Wednesday, May 24, 2006

The Iraqization of Lebanon

Some of the most coveted ministries in Iraq are those that have a military or security element attached to them. Why these security portfolios are in such high demand is no big secret. Parties like the Islamic Dawaa, SICRI and others seek to legitimize their militias by dressing them up as police, border guards, or army personnel without having to give up any authority over them.

Consequently, rather than a state, Iraqis are left with a police force that pays allegiance to at least one za3im or cleric, army platoons, companies, and commanders who pay homage to similar characters.... And the list goes on.

For a painfully detailed description of exactly what is transpiring in that country, I recommend that you read Dexter Filkins' Armed Groups Propel Iraq into Chaos, which was published in the NY Times today.

The reason for bringing this topic up is because of the implications these developments may have on Lebanon and its struggle with regards to Hizballah. True, all the other militias were incorporated into the state security services; but at least Lebanese Army units are mixed... and whereas individual soldiers and officers may have allegiances to non-state actors, you hardly have entire units that are cohesive to the extent that they are able to pay allegiance to one za3im.

Unfortunately though, the proposals to incorporate Hizballah into the Lebanese Army, differ significantly from what took place in the immediate aftermath of the civil war. Hizballah's military elements will not be disbanded, shuffled and incorporated into the Lebanese Army. It's Command and Control structure, for all I know, will remain in tact. The only difference between Hizballah today, and Hizballah (as a unit of the Lebanese Army) will be that it parades alongside the Army on our Independence Day. The militia already wears uniforms that resemble the Army's and, relatively recently, began carrying the Lebanese flag.

There is another element of the Iraqi situation that may have implications on the situation in Lebanon with regards to Hizballah. This element stems from the fact that there are several active militias in Iraq, as compared to only two or three ministries that traditionally control security agencies. In response, and with assistance from the (hapless???) Americans, several security apparatuses have been created for different ministries.

For example, a heavily armed "highway patrol" has been created, that reports to the minister of transportation. The Facilities Protection Service reports to several ministries and none simultaneously. It is even unclear which ministry controls Iraq's Border Guards.

So what does all this have to do with Lebanon? Well... think. Think about the most contentious issue the country faces and the solutions that have been proposed. If the Iraqi precedent can be used to foretell Lebanon's future, it would tell us that Hizballah's "integration" into the Lebanese Armed Forces would mean nothing but cosmetic changes.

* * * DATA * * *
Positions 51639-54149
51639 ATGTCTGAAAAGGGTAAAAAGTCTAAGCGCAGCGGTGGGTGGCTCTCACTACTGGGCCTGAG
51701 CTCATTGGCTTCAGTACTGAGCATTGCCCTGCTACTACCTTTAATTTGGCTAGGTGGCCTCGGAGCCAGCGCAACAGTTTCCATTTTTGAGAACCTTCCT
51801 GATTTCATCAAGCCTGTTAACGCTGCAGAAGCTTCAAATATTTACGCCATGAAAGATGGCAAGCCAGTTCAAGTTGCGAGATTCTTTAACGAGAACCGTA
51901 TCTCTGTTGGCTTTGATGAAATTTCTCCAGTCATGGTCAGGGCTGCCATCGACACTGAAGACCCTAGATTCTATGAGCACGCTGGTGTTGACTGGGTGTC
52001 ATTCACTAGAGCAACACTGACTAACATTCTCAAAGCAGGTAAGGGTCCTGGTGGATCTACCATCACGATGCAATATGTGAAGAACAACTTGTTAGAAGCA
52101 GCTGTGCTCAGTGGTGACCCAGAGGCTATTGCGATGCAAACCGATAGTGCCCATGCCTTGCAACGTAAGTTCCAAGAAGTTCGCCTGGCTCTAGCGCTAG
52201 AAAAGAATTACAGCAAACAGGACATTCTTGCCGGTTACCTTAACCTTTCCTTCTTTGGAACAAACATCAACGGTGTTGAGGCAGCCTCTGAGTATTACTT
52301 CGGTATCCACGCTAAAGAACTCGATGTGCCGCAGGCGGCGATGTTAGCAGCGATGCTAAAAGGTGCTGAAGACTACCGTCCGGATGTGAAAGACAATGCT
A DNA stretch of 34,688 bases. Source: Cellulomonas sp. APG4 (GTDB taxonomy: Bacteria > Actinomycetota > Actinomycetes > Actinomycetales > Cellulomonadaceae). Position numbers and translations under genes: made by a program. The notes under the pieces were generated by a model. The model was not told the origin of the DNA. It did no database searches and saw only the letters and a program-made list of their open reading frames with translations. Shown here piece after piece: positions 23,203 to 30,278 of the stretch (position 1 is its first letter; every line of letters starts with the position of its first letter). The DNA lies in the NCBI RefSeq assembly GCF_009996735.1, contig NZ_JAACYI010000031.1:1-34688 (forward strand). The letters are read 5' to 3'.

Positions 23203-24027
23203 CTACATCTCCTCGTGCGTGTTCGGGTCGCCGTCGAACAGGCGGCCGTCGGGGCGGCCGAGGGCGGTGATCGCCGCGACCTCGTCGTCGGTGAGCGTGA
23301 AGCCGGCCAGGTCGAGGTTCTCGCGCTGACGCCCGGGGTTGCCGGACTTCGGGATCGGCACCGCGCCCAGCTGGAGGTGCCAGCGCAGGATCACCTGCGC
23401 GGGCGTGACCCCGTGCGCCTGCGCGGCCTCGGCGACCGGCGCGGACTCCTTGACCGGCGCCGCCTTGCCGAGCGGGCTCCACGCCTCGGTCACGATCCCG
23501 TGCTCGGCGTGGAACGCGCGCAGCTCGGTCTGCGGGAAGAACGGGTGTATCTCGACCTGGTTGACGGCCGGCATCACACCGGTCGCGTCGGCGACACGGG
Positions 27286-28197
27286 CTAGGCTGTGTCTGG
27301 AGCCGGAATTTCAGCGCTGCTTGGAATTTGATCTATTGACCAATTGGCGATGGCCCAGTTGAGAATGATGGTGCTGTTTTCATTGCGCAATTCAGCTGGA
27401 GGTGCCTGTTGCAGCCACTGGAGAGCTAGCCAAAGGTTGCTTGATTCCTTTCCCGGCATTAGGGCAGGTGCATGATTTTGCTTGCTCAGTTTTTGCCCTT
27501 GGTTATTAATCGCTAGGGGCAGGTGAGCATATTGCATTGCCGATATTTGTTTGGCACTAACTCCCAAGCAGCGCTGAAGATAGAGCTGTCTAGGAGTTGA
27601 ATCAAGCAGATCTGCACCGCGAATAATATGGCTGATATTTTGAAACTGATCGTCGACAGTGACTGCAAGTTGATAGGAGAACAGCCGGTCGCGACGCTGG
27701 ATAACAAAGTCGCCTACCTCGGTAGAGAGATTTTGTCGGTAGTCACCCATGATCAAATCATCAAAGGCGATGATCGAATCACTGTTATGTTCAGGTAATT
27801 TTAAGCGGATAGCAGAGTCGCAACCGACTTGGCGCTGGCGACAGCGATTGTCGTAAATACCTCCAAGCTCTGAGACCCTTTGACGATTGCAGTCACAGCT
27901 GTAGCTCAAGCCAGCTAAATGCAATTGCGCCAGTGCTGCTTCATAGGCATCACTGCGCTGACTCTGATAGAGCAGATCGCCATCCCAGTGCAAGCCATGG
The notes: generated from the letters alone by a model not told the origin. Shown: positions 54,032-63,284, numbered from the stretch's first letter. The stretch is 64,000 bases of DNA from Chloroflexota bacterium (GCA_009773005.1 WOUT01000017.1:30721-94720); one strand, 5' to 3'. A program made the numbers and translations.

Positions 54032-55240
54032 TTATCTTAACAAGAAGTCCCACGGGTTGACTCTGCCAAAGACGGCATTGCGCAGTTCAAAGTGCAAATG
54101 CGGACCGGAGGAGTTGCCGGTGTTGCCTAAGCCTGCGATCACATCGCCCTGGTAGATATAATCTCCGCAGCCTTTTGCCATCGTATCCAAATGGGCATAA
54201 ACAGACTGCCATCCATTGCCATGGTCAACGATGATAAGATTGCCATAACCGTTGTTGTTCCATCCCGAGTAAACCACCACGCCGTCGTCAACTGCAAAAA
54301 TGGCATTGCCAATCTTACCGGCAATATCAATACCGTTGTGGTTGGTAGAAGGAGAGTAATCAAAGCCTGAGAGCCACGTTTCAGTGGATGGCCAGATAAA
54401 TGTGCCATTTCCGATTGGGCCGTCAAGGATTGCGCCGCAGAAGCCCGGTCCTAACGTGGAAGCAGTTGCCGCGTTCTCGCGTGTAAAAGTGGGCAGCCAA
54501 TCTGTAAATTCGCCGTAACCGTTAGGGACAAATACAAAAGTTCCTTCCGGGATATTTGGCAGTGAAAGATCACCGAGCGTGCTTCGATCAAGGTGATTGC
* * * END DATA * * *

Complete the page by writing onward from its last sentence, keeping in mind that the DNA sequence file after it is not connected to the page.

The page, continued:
However, the more likely outcome is that Hizballah's leadership will only accept such a proposal if it is guaranteed a ministerial portfolio that its military wing will fomally report to. This portfolio will either be the Defense, or an entirely new concoction, such as the Resistance Portfolio. The benefit of a "Resistance" portfolio could be that Hizballah would not even have to go through the motions of integration with the Army - however superficial such motions may be. Ultimately, Hizballah will retain both the integrity and cohesiveness of its armed wing. It would also retain complete control at both the military and political levels.

When I look back at the early days of the Iraqi quagmire, and recall how academics and journalists alike kept referring to the "the Lebanonization of Iraq," I smile. It now appears that there is a simultaneous process that we can label: the Iraqization of Lebanon! Hizballah may be the grandaddy of Shi'a militias in the Arab world, but it definitely appears to be learning a few lessons from its counterparts in what used to be Iraq. And what makes the situation even worse is that the entire Lebanese political elite (especially the March 14 bunch) is complicit in this process - this reversal in the integrity of what is left of the Lebanese state.


Abu Kais said...

Merging Hizbullah with the Lebanese army is an unrealistic proposal. Hizbullah members only follow orders from their Shura council and supreme leader. They cannot and will not recognize the authority of a state institution. Even Hizbullah MPs answer to their leadership first. Their participation in government never meant they would pursue anything other than their own agendas. The only solution is to disarm/dismantle them. Bala integration into army bala water melon.

Doha said...

Thanks Raja for a grounded analysis.

hummbumm said...

I like the bala watermelon! sounds so funny in english. How do you spell battikh?

JoseyWales said...

Interesting points Raja.

But I think the broader problem is not details of arms. It's the very notion of subordinating ALL issues, and I mean ALL, to their agenda.

Their opponents are not doing a good job of spelling out that agenda, though HA's been very candid about it.

Also, they just said NO to intgrating in the ramy and disarming Fatah-Intifada who's shooting at the army.

Their position should be very easy to shoot down (besides saying they are Iranian).

Raja said...

josey, I guess the tragedy that I am pointing to through my post is that the proposed "solution" is hardly any better than the current situation (or, one could argue, Hizballah's desired outcome)!

JoseyWales said...

I understand and agree Raja,

But HA's framing the question: who's best to defend the country? Answer HA, not the army.

When it should be a given that the job is the army's. Then we can argue about a defense policy for the country, THROUGH the army's posture and rules of engagement.